Right after we lost our rainbow baby, Jude, Josh and I were heartbroken, but we both agreed that it was worth the risk. It’s worth the risk to try again. I have always had a hard time understanding the families that don’t use any birth control and have baby after baby after baby. They don’t really get to choose how many babies they get or when they are ready for the next baby. I just didn’t get it before losing Lucy. Now I do. I have noticed that most of these families suffered a pregnancy loss early on, usually with their first child. Even the Duggars (19 kids) had a miscarriage with their first baby. I get it now. I’m not saying that I will never use birth control or that I want 19 kids, but when you lose a baby it changes your perspective on life and I think it makes life so much more precious. I can’t believe that Liam and Asher made it all the way to life on earth; it’s amazing. Right now it seems like every baby that survives pregnancy is an absolute miracle. I feel like I want to be open to whatever life God decides to give me, whenever He wants to give it to me. Despite all of this, the main reason why I am not stopping at two children is because God hasn’t told me to.

By the way, I just want to say how thankful I am for my two boys. I love them so much and I appreciate them more now than I ever have. I appreciate the cars, monster trucks and trains that fill every crevice of the house. I appreciate their dirty little faces and weird eating habits and the way they smell like sunshine and dirt. Yesterday I was running errands and when I saw their carseats in my rearview mirror my eyes filled with tears because I am so happy to have two children. They are the lights of my life. They are my answers to a lifetime of prayers and I recognize how blessed I am to have two here on earth and two in heaven. Many women never get one. I still can’t believe that I get to be their mother.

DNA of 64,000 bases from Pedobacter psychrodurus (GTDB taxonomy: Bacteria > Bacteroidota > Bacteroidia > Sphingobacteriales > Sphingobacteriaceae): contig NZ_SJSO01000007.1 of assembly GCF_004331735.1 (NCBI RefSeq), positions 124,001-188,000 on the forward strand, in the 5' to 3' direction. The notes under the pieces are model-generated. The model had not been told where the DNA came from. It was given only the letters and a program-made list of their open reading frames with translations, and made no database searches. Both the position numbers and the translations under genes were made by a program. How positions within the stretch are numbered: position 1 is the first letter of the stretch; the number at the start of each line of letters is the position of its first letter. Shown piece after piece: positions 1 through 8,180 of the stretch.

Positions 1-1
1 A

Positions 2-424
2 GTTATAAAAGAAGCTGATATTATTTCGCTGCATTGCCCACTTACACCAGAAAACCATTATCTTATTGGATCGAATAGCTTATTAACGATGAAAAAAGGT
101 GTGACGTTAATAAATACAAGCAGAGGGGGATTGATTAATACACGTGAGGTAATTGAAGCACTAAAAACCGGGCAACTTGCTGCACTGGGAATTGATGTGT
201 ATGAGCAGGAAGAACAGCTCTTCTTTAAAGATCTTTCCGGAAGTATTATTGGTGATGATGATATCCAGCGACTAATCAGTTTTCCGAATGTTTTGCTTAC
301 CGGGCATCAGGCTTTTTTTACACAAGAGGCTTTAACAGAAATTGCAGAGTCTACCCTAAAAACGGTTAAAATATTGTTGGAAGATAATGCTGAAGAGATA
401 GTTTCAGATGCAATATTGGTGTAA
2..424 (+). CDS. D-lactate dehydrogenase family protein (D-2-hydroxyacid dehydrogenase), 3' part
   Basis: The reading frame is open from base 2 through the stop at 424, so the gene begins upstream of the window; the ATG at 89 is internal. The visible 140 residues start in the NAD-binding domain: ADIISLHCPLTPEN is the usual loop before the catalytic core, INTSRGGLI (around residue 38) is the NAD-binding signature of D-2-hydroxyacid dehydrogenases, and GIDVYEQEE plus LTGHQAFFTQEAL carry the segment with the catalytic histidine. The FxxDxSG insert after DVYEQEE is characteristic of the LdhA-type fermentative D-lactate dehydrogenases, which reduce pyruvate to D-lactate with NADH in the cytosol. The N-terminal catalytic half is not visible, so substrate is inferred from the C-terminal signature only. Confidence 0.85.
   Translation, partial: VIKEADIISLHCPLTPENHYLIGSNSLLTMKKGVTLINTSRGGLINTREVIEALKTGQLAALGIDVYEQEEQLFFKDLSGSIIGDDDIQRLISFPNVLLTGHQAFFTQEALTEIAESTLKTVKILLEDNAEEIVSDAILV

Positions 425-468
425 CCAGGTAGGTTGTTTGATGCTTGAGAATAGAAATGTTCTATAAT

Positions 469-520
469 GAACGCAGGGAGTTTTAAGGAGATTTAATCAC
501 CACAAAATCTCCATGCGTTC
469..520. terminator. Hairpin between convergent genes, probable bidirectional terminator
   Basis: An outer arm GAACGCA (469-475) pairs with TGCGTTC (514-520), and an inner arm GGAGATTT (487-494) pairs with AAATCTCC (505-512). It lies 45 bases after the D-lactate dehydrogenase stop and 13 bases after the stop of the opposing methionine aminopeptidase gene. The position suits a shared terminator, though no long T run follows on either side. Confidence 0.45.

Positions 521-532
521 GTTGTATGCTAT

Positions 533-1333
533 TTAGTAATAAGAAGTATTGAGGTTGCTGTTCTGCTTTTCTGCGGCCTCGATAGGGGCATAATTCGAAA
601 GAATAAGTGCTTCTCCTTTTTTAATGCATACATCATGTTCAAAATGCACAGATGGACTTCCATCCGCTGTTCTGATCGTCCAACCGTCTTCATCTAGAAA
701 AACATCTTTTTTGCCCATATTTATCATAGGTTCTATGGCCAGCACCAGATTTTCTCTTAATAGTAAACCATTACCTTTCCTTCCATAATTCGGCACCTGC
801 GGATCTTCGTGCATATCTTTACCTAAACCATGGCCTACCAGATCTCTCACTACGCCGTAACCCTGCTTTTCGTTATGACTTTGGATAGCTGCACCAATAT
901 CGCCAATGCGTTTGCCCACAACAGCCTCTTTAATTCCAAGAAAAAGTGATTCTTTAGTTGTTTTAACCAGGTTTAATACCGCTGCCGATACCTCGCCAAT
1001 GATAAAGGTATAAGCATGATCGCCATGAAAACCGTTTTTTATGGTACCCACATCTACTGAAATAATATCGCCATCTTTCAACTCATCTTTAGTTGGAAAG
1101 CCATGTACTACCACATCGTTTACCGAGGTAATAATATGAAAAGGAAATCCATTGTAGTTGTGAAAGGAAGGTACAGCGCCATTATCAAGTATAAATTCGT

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Remembering Our Babies- Jude Weathersby

Every baby is special, every life is important, and every Mom wants to show off her baby. For those of us who lose our babies too soon, we don’t ever get to show them off and we rarely get to say their names or tell people about them. In our country, thousands of babies are stillborn every year, roughly one every twenty minutes. There are even more miscarriages. Here on my blog, I want to remember all of the lost babies and give their parents an opportunity to show them off. These Mamas are so proud of their babies and are going to share them with us here. Since Lucy died on a Friday, I will share a new baby’s story every Friday. We honor these little lives by acknowledging their presence with us, even if it was a very short time. Do you know how these babies are loved? Do you know that each baby was cherished by their families, even if they left only after a few weeks? Do you know how these babies are missed every single day? Please pray for these families, who have to live every day without their precious children.

JUDE WEATHERSBY

I know it might seem silly to write about a baby that I know absolutely nothing about and only developed for a few weeks, but Jude is my baby and I want to honor his or her life. Jude is my fourth child, my second child to skip earth and go straight from my womb to heaven. Jude is Liam, Asher and Lucy’s baby brother or sister. Jude was due on March 19th, 2014 and was lost in an early miscarriage.

Our baby Jude was such a miracle and answer to prayer, even though we never got to meet him/her. After losing Lucy we were told we shouldn’t ever try again naturally for a baby. We never thought we would be able to try again. I never thought I would be able to watch that second line slowly appear and feel my heart drop right out of my chest. What a blessing that we got to do that again and that we now have another sweet baby to look forward to meeting in heaven.